OK, this one is for you law aficionados.
Comic book artist, writer and editor Jack Kirby is a name almost every nerd is familiar with. Alongside Stan Lee, he was the co-creator for some of the biggest names in the industry. The Fantastic Four, The X-Men, the Hulk. He even helped create Captain America with Joe Simon. After his passing in 1994 the heirs of Kirby estate served notices of termination to Walt Disney Pictures, 20th Century Fox, Universal Pictures, Paramount Pictures, and Sony Pictures to attempt to regain control of various Silver Age Marvel characters. However, in mid-March 2010 Kirby’s estate also “sued Marvel to terminate copyrights and gain profits from Jack’s comic creations.”
A New York federal judge ruled today that the heirs of the late Jack Kirby have no legal claim to the copyrights of any of those characters. Judge Colleen McMahon issued a 50-page decision stating that regardless of whether Kirby was the creator or co-creator of said work (which he was), she determined his labors were performed as work-for-hire under the provisions of the Copyright Act of 1909. What this means to us that don’t understand legal mumbo-jumbo- it translates to Marvel owns the rights to the creations, not the artist themselves.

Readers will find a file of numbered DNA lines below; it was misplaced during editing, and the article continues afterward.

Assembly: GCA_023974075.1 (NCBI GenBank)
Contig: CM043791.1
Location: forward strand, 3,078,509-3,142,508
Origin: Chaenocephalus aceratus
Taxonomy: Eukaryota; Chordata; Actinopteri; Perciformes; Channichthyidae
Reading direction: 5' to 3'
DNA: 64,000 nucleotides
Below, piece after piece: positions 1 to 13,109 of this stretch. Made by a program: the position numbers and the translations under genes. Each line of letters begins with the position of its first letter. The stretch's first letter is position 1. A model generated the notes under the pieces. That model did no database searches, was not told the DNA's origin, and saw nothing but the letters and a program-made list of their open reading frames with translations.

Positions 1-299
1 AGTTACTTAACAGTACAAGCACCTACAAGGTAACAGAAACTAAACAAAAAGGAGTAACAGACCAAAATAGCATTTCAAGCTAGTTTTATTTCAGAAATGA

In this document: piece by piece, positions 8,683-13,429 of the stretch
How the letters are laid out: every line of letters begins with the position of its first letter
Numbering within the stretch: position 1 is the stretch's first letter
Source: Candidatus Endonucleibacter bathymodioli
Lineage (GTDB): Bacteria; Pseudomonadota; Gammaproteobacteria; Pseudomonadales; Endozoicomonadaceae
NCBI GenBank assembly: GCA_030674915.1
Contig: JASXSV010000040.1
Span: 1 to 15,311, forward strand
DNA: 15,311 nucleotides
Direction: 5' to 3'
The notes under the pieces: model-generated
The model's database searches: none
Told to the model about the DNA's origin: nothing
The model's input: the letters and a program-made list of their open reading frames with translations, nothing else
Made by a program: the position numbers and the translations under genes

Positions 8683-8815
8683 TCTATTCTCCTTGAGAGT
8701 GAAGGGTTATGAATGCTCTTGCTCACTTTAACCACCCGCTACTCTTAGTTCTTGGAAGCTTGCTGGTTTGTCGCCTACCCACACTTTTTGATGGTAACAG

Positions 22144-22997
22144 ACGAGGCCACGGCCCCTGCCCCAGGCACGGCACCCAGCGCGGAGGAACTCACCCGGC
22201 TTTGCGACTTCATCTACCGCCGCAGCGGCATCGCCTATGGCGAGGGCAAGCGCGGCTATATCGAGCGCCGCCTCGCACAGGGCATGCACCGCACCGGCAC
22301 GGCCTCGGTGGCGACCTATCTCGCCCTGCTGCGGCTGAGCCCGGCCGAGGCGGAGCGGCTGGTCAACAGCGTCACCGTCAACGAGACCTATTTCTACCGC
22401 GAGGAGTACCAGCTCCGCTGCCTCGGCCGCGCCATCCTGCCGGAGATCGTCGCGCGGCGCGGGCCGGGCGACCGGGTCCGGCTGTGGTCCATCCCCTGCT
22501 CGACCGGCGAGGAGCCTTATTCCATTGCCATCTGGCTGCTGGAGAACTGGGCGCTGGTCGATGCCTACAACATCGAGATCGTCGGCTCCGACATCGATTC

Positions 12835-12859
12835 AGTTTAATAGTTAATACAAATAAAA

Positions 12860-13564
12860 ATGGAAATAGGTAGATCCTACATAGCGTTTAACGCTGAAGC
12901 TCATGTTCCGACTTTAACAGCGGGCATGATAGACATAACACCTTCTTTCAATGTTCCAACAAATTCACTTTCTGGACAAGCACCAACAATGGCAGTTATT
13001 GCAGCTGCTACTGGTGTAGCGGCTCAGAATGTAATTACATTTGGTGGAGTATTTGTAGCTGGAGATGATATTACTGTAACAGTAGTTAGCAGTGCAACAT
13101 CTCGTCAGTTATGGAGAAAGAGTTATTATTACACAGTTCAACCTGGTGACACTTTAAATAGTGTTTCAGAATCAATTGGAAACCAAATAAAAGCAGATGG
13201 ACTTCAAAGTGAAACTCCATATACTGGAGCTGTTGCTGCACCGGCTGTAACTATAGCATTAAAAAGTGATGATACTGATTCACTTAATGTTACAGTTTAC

From McMahon’s decision:
“At the outset, it is important to state what this motion is not about. Contrary to recent press accounts [including two pieces in the New York Times], this case is not about whether Jack Kirby or Stan Lee is the real ‘creator’ of Marvel characters, or whether Kirby (and other freelance artists who created culturally iconic comic book characters for Marvel and other publishers) were treated ‘fairly’ by companies that grew rich off the fruit of their labor. It is about whether Kirby’s work qualifies as work-for-hire under the Copyright Act of 1909, as interpreted by the courts, notably the United States Court of Appeals for the Second Circuit. If it does, then Marvel owns the copyright in the Kirby Works, whether that is ‘fair’ or not. If it does not, then the Kirby Heirs have a statutory right to take back those copyrights, no matter the impact on recent corporate acquisition or on earnings from blockbuster movies made and yet to be made.”
As to wether or not the Kirbys will appeal the decision, PC attorney Brendan McFeely believes it’s very likely that they will. In speaking with Comics Alliance he gave his input on this case:
“The Kirby heirs were obligated to prove by a preponderance of the evidence that Kirby’s Marvel work was not work-for-hire, and despite martialling the support of several industry experts, they were unable to do so. It seems likely that much of the Kirbys’ evidentiary submissions actually undercut their case, based on the Court’s dissection of the evidence in the ruling. The Court essentially had no option but to rule in favor of Marvel.”
Via: Comics Alliance